Sightings of bald eagles at Gatewood Reservoir and Claytor Lake have been reported in recent months. According to a guide issued by the Virginia Department of Game and Inland Fisheries (VDGIF), the eagles mate during January and February, and begin to lay eggs between mid-January and late March. Most of these hatch between early March and early May, with eaglets remaining in their nests 11 to 12 weeks after hatching.
Conservation Police Officer Troy Phillips says bald eagles have gradually made their way inland to bodies of water like Claytor Lake, Gatewood Reservoir, and Lake Powhatan. “They like to hunt fish to nest near these food sources, so it’s not uncommon to see them nesting near our bodies of water.”
Bald eagles are powerful birds weighing up to 14 pounds with a wingspan of up to eight feet. They are mostly dark brown until they are four to five years old, causing them to be sometimes confused with golden eagles.
Bill Bassinger, district wildlife biologist for VDGIF in Marion, says VDGIF doesn’t maintain a database of sightings, but do get “numerous calls each year requesting general information on eagles because someone has just seen one.”
“Over time, the last 15-20 years in my area in the New River Valley, I have noticed a gradual increase in the population of bald eagles,” said Phillips. “I attributed that to them being on the endangered list. I believe they have been removed from that list now, because there have been aggressive management efforts to keep those birds of prey protected.”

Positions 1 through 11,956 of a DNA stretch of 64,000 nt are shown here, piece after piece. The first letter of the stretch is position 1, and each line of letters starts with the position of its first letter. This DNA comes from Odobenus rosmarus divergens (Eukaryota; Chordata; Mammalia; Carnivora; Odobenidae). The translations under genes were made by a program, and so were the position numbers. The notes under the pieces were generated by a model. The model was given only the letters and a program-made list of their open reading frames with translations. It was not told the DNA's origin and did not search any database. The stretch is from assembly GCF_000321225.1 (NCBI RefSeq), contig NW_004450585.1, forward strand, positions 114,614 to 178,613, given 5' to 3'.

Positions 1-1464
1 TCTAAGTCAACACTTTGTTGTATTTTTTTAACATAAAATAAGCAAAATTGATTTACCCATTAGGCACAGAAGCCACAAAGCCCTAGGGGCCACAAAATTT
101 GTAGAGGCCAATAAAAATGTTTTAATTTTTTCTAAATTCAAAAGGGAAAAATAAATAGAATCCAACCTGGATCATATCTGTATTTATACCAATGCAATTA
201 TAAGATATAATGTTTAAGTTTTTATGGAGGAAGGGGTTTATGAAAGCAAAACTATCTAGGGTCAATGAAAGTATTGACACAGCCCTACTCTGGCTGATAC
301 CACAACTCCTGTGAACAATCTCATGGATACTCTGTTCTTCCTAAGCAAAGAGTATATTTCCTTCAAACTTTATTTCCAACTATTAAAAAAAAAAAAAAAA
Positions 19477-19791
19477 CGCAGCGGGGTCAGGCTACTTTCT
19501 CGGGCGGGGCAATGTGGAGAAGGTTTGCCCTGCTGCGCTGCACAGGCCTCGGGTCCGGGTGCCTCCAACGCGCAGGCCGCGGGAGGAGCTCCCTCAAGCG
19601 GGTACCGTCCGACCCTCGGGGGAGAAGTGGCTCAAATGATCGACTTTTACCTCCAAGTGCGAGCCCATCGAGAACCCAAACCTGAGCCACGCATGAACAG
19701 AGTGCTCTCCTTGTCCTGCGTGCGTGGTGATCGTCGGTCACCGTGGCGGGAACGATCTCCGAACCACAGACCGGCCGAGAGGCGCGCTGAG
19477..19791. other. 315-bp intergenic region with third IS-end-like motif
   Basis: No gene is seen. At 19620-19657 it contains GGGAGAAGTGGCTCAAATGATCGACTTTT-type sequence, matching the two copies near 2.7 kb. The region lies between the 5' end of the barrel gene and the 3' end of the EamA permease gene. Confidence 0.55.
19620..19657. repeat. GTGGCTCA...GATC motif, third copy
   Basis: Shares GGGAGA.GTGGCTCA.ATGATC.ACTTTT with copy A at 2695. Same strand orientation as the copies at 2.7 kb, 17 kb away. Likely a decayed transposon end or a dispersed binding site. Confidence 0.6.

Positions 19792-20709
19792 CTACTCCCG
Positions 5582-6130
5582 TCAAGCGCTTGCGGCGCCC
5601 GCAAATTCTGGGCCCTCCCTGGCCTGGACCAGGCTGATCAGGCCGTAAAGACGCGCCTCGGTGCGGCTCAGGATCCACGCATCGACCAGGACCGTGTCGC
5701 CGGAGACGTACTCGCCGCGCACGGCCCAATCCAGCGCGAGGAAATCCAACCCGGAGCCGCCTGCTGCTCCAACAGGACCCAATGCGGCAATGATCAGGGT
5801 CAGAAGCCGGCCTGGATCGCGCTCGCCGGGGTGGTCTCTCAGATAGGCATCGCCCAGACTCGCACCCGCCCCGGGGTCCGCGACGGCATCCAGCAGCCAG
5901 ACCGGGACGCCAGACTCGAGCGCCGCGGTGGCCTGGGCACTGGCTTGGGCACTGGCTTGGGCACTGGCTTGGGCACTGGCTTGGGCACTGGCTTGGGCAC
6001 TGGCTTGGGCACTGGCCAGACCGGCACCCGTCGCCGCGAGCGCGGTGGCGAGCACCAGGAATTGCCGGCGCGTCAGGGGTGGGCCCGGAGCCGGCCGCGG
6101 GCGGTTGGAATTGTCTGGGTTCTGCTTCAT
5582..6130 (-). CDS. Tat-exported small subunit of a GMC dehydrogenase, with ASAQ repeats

Bassinger says he “can’t really speak to the numbers in Pulaski but as stated by officer Phillips, the population is on the rise. We have documented successful nesting bald eagle pairs in Bland, Pulaski and Washington Counties.
“Bald eagles were removed from the endangered list in Aug. 2007,” said Bassinger. Even though the bald eagle has been delisted under the Endangered Species Act, it will continue to be protected by the Bald and Golden Eagle Protection Act.
Originally passed in 1940, this law protects the bald eagle and the golden eagle (as amended in 1962) by prohibiting the take, possession, sale, purchase, barter, offer to sell, purchase or barter, transport, export or import, of any bald or golden eagle, alive or dead, including any part, nest, or egg, unless allowed by permit. “Take” is defined under the act as to pursue, shoot, shoot at, poison, wound, kill capture, trap, collect, molest or disturb (16 U.S.C. 668(a); 50 CFR 22) an eagle or their parts, nest, or eggs.
Amendments added in 1972 increased civil penalties for violating provisions of the Act to a maximum fine of $5,000 or one year imprisonment with $10,000 or not more than two years in prison for a second conviction, according to fsw.gov. Felony convictions carry a maximum fine of $250,000 or two years of imprisonment. The fine doubles for an organization. Rewards are provided for information leading to arrest and conviction for violation of the Act.
For more information on bald and golden eagles in our area, visit dgif.virginia.gov. and fsw.gov.